Bug 8746 - can't mount cifs share with password containing extended characters
can't mount cifs share with password containing extended characters
Status: RESOLVED FIXED
Product: CifsVFS
Classification: Unclassified
Component: user space tools
2.6
x64 Linux
: P5 normal
: ---
Assigned To: Jeff Layton
:
Depends on:
Blocks:
  Show dependency treegraph
 
Reported: 2012-02-07 09:40 UTC by Thanos
Modified: 2012-05-22 10:28 UTC (History)
3 users (show)

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Description Thanos 2012-02-07 09:40:33 UTC
Hello,

I want to mount a CIFS share as a specific user but the user’s password contains extended characters (e.g. üöä).

The command I issue is:
mount -t cifs \\\\XXXX.XXX.XXX.XXX\\test\\ /mnt/tmp --verbose -o credentials=/root/credentials

And the output I get is:
Domain WORKGROUP
mount.cifs kernel mount options: unc=// XXXX.XXX.XXX.XXX \test,user=test,domain=WORKGROUP,ver=1,credentials=/root/credentials,ip=10.80.239.216,pass=********
mount error(13): Permission denied
Refer to the mount.cifs(8) manual page (e.g. man mount.cifs)”

The credentials file is:
username=test
password=üöäWSX3edc
domain=WORKGROUP

The machine I’ve tested it is dom0 in XenServer, CIFS version 1.14-3.5.4-0.83.el5_7.2. I’ve also tried it at a 10.10 Ubuntu with CIFS version 1.12-3.4.7 and I get the same problem.

I’ve verified that I can connect to the test share using Windows 7, GNOME Nautilus, and smbclient.

Escaping the extended characters by prefixing them with ‘\’ doesn’t work, neither by enclosing the password in “...”.

Is this a CIFS error or is it mount’s fault?

Best regards
Comment 1 Jeff Layton 2012-04-06 11:50:44 UTC
What kernel are you using here?

mount.cifs simply treats the password field as an opaque string and doesn't try to interpret it.

As a first step, I'd verify whether mount.cifs is sending the password to the
kernel correctly. Do something like this:

# strace -f -s 256 -e mount mount -t cifs //XXX.XXX.XXX.XXX/test ...

and then find the mount syscall and ensure that the password in it is being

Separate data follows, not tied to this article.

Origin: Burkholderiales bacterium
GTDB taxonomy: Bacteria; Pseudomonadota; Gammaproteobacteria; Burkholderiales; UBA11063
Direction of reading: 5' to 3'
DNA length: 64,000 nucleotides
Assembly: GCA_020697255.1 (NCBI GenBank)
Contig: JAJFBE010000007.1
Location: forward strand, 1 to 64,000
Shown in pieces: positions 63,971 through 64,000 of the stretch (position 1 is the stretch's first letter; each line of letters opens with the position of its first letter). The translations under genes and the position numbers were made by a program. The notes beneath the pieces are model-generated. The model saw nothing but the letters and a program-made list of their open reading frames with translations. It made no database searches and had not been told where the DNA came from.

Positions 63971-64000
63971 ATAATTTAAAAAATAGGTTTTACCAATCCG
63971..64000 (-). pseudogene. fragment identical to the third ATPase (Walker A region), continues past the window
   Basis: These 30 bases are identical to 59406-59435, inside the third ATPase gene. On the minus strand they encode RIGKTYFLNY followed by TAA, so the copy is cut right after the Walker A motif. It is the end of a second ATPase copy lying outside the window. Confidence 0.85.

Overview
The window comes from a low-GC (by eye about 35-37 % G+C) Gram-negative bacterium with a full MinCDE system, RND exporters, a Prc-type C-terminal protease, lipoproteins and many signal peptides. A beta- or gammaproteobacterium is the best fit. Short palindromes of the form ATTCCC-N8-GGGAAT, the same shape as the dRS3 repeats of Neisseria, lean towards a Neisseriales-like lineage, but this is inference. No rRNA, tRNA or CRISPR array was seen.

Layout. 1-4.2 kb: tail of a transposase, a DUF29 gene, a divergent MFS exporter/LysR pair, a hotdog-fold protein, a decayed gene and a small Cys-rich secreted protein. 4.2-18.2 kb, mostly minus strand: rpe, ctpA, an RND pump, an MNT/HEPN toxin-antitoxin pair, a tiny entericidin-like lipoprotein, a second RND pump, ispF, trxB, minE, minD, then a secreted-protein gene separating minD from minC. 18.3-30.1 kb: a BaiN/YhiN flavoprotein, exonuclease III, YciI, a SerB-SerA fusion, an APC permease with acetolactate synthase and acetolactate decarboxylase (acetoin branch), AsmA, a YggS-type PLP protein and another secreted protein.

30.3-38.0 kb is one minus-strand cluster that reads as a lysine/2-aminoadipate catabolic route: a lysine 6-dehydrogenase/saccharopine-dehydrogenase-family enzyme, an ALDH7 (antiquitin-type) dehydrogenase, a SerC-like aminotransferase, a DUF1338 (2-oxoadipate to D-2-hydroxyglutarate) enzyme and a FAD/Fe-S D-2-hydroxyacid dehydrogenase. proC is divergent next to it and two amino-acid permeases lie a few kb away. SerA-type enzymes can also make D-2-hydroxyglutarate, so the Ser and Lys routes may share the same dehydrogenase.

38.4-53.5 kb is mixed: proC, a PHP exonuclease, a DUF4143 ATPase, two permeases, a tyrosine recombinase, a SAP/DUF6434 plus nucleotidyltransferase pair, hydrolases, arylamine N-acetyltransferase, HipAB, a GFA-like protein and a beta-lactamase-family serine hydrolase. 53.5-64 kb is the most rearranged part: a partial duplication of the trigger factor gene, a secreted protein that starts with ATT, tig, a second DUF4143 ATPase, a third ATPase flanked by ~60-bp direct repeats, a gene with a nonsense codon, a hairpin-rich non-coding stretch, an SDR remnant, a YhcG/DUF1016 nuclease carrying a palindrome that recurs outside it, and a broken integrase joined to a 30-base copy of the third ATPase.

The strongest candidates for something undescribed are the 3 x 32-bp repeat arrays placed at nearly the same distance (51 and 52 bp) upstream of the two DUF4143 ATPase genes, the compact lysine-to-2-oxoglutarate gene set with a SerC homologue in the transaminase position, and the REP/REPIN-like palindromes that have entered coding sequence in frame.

passed in correctly.
Comment 2 Thanos 2012-05-22 09:33:46 UTC
(In reply to comment #1)
> What kernel are you using here?
> 
> mount.cifs simply treats the password field as an opaque string and doesn't try
> to interpret it.
> 
> As a first step, I'd verify whether mount.cifs is sending the password to the
> kernel correctly. Do something like this:
> 
> # strace -f -s 256 -e mount mount -t cifs //XXX.XXX.XXX.XXX/test ...
> 
> and then find the mount syscall and ensure that the password in it is being
> passed in correctly.

Hi Jeff,

I'm using 2.6.32-39-generic (Ubuntu 10.04 LTS). I've tried that on Debian Wheezy (kernel 2.6.32-39-generic) and it works, so I suppose it got fixed in some release.

Is this a kernel or a cifs issue? My goal is to make it work on dom0 of XenServer (a patched 2.6.32 kernel).

Do you happen to know in which version this got fixed? I could as well release a patch that back-ports this fix!

Best regards
Comment 3 Jeff Layton 2012-05-22 10:28:21 UTC
Probably a kernel issue. The mount helper is pretty "dumb" and pretty much treats the password as a blob of data, but it might be easier to try the latest version of mount.cifs on your Xen kernel and see if it helps.

Shirish did a fairly major overhaul to the auth crypto code a year or so ago, so that might be where it got fixed. Tracking down what really fixed it for you might mean running a bisect however.

I'll go ahead and close this as FIXED.